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Suntac 80286 Mainboards

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Reply 160 of 174, by Robin4

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MMaximus wrote on 2019-06-04, 17:18:
So... I'm having RAM issues while trying to set up another Suntac board. This particular board supports SIPP memory, but since I […]
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So... I'm having RAM issues while trying to set up another Suntac board. This particular board supports SIPP memory, but since I only have 256kb SIPP modules, I'm trying to make it work with 1Mb SIMM modules in SIMM holders inserted into the SIPP slots.

The DIP switches for memory are set correctly on the mobo and it reports the correct memory size (4Mb). It posts without problem, but when I run a memory test in Checkit, I get lots of errors. I removed the SIMM modules from their holders and put them into a 386 board to test, and Checkit doesn't find any error so I assume the SIMMS are ok.

On the Suntac mobo there are 3 jumpers next to the DIP sockets: RAS, CASL, and CASH. I'm thinking maybe they're set incorrectly and that's why Checkit is finding errors? I've tested the 256kb SIPP modules and the Checkit test runs ok - it only happens with the 1M SIMMs (which are all 9 chip modules).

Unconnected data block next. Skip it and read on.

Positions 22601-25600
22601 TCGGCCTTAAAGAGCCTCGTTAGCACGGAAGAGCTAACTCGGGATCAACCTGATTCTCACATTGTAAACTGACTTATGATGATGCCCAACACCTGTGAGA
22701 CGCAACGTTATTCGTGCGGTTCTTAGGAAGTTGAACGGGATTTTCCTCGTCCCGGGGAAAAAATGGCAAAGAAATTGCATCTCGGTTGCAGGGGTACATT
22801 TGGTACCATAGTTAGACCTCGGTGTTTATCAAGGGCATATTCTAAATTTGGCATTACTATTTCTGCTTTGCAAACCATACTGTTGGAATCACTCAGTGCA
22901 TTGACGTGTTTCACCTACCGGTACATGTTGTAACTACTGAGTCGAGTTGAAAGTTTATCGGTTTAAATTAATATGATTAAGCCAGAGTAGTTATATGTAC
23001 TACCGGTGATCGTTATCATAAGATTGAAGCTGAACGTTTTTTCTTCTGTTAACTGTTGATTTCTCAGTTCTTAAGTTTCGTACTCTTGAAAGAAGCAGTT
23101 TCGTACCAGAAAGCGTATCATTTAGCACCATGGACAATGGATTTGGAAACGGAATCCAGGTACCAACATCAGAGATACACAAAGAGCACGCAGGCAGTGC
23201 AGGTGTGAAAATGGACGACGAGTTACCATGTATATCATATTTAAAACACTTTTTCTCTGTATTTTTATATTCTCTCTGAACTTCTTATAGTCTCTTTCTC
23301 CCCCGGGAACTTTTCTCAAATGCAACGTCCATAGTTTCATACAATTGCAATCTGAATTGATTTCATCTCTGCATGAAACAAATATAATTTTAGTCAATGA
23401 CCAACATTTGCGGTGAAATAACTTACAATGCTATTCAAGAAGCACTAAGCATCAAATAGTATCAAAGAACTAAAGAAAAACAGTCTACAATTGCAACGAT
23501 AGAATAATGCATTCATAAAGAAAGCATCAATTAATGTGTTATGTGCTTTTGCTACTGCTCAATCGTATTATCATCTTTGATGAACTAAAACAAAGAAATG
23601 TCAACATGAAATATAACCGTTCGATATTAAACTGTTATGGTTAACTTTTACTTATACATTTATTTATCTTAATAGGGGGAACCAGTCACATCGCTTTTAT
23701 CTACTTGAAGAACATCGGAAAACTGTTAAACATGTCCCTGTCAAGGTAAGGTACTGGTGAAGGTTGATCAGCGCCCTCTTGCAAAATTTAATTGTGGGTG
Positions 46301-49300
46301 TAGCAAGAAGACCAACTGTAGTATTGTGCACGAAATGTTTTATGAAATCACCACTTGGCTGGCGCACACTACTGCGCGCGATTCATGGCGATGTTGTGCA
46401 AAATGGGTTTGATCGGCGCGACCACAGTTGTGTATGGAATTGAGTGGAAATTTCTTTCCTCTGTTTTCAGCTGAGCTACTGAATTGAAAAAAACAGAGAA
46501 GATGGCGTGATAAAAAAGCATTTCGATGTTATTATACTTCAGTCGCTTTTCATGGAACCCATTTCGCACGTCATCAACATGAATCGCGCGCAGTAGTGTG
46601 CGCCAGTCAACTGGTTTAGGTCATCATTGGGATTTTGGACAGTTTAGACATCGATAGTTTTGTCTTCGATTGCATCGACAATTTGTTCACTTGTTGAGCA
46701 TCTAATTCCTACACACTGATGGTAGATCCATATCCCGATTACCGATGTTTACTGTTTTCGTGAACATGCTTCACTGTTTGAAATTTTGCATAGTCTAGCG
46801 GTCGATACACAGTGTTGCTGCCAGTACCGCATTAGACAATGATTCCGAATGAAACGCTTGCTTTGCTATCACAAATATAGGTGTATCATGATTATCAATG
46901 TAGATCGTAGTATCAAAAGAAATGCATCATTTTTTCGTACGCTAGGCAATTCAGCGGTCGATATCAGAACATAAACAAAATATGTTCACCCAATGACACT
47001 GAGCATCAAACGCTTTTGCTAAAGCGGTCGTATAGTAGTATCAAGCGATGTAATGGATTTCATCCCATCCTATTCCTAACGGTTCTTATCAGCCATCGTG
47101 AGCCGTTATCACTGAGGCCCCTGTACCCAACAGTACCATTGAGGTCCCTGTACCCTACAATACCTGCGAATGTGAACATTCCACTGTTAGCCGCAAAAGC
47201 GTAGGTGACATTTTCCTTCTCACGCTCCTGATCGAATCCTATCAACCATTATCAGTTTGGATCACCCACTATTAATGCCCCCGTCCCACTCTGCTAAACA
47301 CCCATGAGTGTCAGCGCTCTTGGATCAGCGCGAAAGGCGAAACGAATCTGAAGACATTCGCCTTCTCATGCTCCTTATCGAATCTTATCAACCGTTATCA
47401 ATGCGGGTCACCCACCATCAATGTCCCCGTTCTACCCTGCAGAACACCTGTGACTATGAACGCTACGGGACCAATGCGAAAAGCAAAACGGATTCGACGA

Any ideas?

Maybe its not possible to use the DIP ram and the SIPP modules at the same time.. Could be that you have to use 1 of the time.. Or the timings are set to low (quick) and the memory cant handle those speeds.

~ At least it can do black and white~

Reply 161 of 174, by HanJammer

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Robin4 wrote on 2021-01-15, 10:57:
MR-BIOS and the AMI bios that i downloaded from one of your boards (was the second one) work ok. (thanks for that). System goes […]
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MR-BIOS and the AMI bios that i downloaded from one of your boards (was the second one) work ok. (thanks for that). System goes on.. Both non-working keyboard (locked) and also got a keyboard error.

With the original Phoenix roms its works just fine, and also the keyboard working fine. So the keyboard controller which i know is working and it came with the Phoenix bios set. Doesnt seems to work with the AMI BIOS set and MR BIOS SET.
I also tested it with a working AWARD 286 bios set and i gave me also a keyboard error / non working keyboard.

So my conclusion here is that Other bios sets then Phoenix bios would not work with that phoenix compatible keyboard controller / keyboard bios chip)
Also tried a second M5L8042 which gave me an keyboard error.

Maybe the ICs are pin compatible, but keyboard bios code maybe not.

Again - no such thing as keyboard bios or keyboard bios chip. It's just keyboard controller.

Have you tried locking/unlocking keyboard lock switch with the AMI/MrBIOSes you installed? Could you check part number of the original KBC chip and the one you tried to install?

Check out my AmiBay and eBay for vintage PC hardware.

Reply 162 of 174, by Robin4

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Update:

Tried the AMI bios set again. (also swapped out the Keyboard bios (a second one) from the same kind.